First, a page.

Stanley L. Olsen
Dr. Ann Pederson's Phil 110 class
Philip Hefner, The Human Factor
7 Oct 1999
Philip J. Hefner home page
LSTC Lutheran School of Theology at Chicago
CCRS The Chicago Center for Religion and Science
Phil Hefner on ethics and moral values
Reflections on cloning a lamb
Cloning: As Quintessential Human Act (for the President's Bio-ethics Commission)
Philip Hefner, The Human Factor
Perspectives on the "Created Co-Creator" motif in relation to issues of ethics, morality, and moral values connected with science and technology
Here are some excerpts/passages that I find quite meaningful
p. 19-21: We are part of nature.
p. 27: We are created co-creators, with deep responsibility for the future of nature that has given rise to us.
p. 32: Rooted in nature, we as created co-creator have a measure of freedom as well as constraint and responsibility.
p. 41: Our meaning and purpose grow out of our rootedness in the ecosystem and our responsibility for it.
p. 45: Both genetics and culture are inextricably part of us.
p. 49: Both myth and ritual, and the world of technology, are part and parcel of evolutionary processes.
p. 68: Sin includes our alienation from nature.
p. 98: Environmental policy entails issues of value, concerning human life and the larger matrix of the global ecosystem and other life forms, in the context of which we exist and act.
p. 114: "Determinism is the polar concept of freedom."
p. 141: What do you think of Ralph Burhoe's perspective, "that the very aspects of the process of life that make human culture possible are intrinsically the bearers of the possibility of sin and evil?"
p. 152: Our decisions and actions critically influence the survival (or not) of the global ecosystem.
p. 165-166: The earth's carrying capacity for humans living in a hunter-gatherer culture is very much less than the current population.
p. 178: Values and morality grow out of our genetic and evolutionary roots.
p. 198, Fig 12-1: Conceptual diagram of biocultural evolution.
p. 202: In the context of myth and ritual, "all values finally receive their validity from being rooted in and in harmony with the way things really are."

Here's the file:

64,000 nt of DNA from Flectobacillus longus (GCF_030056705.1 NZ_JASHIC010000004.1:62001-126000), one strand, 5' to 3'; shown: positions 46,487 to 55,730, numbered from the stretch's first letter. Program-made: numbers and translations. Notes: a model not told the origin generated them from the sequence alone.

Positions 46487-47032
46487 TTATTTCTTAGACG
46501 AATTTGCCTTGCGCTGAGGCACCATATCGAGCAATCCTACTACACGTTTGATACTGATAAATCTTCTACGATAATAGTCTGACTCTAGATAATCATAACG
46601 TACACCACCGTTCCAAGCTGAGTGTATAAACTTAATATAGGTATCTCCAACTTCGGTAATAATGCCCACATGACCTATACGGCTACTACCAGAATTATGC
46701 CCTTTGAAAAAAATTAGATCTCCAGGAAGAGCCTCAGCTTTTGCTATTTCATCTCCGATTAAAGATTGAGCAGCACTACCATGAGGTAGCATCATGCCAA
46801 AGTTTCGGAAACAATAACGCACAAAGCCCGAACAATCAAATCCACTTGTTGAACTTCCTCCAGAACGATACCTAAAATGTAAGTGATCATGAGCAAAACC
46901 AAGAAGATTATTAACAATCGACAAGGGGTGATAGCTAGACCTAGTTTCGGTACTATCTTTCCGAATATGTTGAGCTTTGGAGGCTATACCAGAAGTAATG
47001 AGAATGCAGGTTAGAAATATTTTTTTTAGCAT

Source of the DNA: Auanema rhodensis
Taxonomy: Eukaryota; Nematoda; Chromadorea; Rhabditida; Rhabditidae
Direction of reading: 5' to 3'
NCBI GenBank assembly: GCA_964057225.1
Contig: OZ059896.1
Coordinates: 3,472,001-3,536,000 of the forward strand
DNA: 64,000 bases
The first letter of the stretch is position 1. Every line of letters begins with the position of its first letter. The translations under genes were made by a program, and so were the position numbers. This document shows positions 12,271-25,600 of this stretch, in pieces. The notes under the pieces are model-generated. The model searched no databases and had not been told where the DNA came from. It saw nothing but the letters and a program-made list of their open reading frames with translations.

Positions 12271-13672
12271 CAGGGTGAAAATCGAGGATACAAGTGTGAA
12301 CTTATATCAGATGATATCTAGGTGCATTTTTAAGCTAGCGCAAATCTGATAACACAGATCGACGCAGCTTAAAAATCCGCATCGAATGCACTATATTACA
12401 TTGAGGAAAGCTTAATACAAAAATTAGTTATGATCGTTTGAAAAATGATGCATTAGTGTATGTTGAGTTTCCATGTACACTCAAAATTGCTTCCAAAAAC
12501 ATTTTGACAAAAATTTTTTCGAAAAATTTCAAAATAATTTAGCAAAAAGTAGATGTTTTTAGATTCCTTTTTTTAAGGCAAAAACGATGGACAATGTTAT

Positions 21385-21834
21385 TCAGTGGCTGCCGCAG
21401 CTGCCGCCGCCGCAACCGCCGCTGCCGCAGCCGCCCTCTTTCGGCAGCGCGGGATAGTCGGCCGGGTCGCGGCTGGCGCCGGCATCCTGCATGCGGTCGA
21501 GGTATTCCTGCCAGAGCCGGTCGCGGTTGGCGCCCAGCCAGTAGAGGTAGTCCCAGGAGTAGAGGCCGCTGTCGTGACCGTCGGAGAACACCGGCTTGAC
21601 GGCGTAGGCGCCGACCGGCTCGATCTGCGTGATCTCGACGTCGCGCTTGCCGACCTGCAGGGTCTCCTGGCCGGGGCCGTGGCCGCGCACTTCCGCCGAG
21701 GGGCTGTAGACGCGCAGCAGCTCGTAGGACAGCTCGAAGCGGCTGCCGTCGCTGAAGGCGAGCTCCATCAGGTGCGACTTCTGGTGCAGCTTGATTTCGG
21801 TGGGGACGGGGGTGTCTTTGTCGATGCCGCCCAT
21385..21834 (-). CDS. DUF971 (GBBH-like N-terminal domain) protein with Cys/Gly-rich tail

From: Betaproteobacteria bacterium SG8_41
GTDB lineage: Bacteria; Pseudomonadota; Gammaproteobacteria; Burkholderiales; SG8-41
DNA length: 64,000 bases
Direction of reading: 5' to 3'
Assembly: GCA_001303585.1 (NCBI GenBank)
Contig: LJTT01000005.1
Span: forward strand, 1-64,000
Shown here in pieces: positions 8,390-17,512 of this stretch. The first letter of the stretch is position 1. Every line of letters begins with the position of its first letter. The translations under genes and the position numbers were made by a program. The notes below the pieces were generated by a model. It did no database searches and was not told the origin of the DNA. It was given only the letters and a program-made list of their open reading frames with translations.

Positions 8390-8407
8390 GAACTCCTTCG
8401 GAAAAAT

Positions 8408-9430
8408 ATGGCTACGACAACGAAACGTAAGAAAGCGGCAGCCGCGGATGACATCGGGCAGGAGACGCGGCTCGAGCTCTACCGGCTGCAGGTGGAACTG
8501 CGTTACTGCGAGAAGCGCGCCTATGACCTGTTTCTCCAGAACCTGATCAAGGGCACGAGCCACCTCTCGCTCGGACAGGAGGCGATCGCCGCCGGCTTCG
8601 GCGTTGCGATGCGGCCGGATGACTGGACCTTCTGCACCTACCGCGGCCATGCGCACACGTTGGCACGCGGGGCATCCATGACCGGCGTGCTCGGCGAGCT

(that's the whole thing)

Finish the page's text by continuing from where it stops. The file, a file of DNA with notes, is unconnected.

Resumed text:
p. 209: Hypothesis: "altruism is an intrinsic value, rooted in the fundamental character of reality."
p. 213: Too simplistic: science as what? questions, religion as why? questions.
p. 229: Joseph Sittler (WCC New Delhi 1961) and Colossians
p. 237: Jaroslav Pelikan (1988): "The fundamental concept in the biblical understanding of what it means to be human is the doctrine of creation in the image of God."
p. 248: "Through the action of its culture, therefore, the human being represents a proposal for the further evolution of the created world."
p. 277-279: In the Epilogue, Hefner summarizes his proposals and insights compactly and cogently.
In summary, I find particularly significant these emphases in Hefner:
As created co-creators, we are deeply rooted and grounded in nature.
Our moral values and ethics, culture, technology, myth and ritual, all grow out of evolutionary processes in the matrix of the global ecosystem, and are rooted in the way things really are.
Our decisions and actions critically influence the survival (or not) of the global ecosystem.
Phil Hefner's work might be usefully accented and extended by a greater emphasis on sustainability. Here are examples of such further discussion.
Norman Wirzba, "Learning from the Land," The Christian Century, 116 (25), 898-901, Sept 22-29, 1999.
Stanley L. Olsen Chair of Moral Values links.
Sufficient, Sustainable Livelihood for All: an ELCA statement, 1999
Recognition and brief review of Philip Hefner, The Human Factor
Hefner in good company
and Religion Quotes (compiled by Paul Henry Carr):